PC Government Gives Back
$2 million is refunded to MRU
The Albertan Progressive Conservative Government announced that they will be returning $50 million dollars to post-secondary education after previously cutting the budget by $147 million, which affected 20 institutions across Alberta.
According to the province, $2 million will be given back to Mount Royal University in an effort to patch the university’s $7 million dollar deficit – one that resulted in a raise in student fees and several program suspensions including the Engineering degree, Theatre Arts diploma, Music Performance diploma, Disability Studies diploma, Forensics certificate, Journalism certificate and the Neonatal/Perinatal Nursing certificate.
“We’d like to thank the Deputy Premier (Thomas Lukaszuk) for delivering so quickly on his promise to address enrolment pressures facing Mount Royal and other institutions within Campus Alberta,” MRU President David Docherty said in a press release.
“This funding is about putting students first. It creates opportunities to say ‘Yes’ to more students who want to study at Mount Royal and get a university education,” added Docherty.
On Nov. 6, the Government of Alberta released a press release outlining the funds which will be returned to post-secondary institutions.
“The Government of Alberta believes in the importance of attracting and retaining the best and brightest to our province, and ensuring that people succeed in our growing communities and economy. Investing in students is a top priority and government wants to create even more spaces in our post-secondary institutions,” the press release stated.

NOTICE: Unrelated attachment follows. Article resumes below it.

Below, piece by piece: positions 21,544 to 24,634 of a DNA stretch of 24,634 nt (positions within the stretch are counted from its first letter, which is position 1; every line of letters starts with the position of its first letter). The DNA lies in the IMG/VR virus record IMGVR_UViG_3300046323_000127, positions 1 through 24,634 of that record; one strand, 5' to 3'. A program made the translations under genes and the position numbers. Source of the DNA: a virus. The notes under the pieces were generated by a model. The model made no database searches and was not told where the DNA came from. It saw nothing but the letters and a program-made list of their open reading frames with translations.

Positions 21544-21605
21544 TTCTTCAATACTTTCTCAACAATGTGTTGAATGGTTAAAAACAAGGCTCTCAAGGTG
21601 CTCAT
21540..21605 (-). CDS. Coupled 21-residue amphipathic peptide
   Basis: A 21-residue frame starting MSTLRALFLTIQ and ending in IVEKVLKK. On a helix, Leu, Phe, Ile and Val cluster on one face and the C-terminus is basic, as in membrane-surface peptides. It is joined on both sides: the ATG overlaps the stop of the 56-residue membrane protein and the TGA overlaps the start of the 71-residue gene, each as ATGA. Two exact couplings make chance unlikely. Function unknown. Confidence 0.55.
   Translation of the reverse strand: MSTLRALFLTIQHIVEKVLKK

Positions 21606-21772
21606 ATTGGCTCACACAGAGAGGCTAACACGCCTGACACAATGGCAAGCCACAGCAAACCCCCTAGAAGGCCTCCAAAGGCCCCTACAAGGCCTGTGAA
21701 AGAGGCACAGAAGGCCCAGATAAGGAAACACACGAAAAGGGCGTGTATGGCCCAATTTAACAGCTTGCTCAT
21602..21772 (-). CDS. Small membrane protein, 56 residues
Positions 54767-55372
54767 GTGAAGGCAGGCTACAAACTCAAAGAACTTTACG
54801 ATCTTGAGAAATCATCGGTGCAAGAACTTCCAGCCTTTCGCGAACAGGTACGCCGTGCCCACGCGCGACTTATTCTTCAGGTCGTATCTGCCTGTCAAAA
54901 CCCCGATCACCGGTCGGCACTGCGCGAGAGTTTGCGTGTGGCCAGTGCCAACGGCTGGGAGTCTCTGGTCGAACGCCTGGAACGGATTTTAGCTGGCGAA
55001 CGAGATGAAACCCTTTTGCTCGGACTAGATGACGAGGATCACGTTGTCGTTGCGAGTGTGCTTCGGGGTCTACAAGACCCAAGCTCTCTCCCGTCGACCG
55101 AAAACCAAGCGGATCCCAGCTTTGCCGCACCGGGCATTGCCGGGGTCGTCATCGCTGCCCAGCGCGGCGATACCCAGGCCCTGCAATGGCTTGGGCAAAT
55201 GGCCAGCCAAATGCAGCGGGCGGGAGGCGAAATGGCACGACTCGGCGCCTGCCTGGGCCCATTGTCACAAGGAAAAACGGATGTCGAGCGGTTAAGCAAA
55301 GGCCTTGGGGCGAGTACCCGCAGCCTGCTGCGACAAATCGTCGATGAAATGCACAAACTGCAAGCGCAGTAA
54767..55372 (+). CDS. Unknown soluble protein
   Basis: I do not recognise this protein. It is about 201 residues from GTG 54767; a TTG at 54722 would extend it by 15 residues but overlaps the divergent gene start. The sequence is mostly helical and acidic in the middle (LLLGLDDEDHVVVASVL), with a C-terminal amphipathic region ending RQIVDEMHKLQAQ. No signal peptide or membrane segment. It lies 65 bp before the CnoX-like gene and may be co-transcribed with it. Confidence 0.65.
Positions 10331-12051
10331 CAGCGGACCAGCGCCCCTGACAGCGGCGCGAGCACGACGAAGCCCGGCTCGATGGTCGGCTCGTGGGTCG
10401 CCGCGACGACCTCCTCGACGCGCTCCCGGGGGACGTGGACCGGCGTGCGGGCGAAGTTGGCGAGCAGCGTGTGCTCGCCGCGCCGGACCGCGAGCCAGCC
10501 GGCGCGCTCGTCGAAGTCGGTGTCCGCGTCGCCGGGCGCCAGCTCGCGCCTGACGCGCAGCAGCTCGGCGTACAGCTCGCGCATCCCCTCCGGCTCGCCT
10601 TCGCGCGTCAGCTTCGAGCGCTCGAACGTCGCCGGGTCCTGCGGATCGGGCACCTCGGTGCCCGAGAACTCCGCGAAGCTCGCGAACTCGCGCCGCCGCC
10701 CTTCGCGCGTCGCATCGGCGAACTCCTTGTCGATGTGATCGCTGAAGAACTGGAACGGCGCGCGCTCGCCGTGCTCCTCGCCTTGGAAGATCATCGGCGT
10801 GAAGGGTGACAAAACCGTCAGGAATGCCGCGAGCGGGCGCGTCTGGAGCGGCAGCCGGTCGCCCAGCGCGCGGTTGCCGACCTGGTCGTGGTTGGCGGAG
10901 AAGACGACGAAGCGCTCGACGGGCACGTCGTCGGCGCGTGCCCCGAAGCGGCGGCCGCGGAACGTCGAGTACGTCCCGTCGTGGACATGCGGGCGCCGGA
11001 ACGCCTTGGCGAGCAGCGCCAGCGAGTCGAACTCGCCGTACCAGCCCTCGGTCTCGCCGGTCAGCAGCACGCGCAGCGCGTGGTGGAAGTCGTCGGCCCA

Despite the fund return there is still a significant gap left, according to former full-time theatre instructor Jane MacFarlane.
She calls it an “eye-dropper give back” and “a game of smoke and mirrors.”
“It’s not enough, obviously. Are we supposed to grovel? I guess. It’s a good thing that they are giving back some of the funds, but again, it’s not enough,” she said. “We’re getting close to an election and so I think they are using this as a way to ease themselves back into it.”
“It’s nice, but it’s nothing. It’s a way to play caucus, to make us shut up, to keep us happy and quiet.”
MacFarlane says that after being involved with MRU for 13 years, it’s hard to believe that it’s “just poof, disappeared.”
“I find the atmosphere at MRU depressing. People seem more territorial and aggressive. When MRU became a university is was a really exciting and happy time and there was a positive energy. Now it’s like campus is under siege.”
MacFarlane said she was surprised that 16 theatre students returned to MRU after their program was cut so drastically.
“They knew that they weren’t getting what the previous students got.”
The press release continued to say the “government is providing funding to help institutions adjust to current enrolment pressures and prepare for even greater enrolments next year. It will ensure that students can continue to access world-class learning. Institutions will determine which programs are expanded and by how much.”
However, President David Docherty said it is too soon to tell what exactly MRU will be doing with the funds.
“The university will determine as quickly as possible how best to direct these resources so that they have the maximum impact on students who most need access,” said Docherty.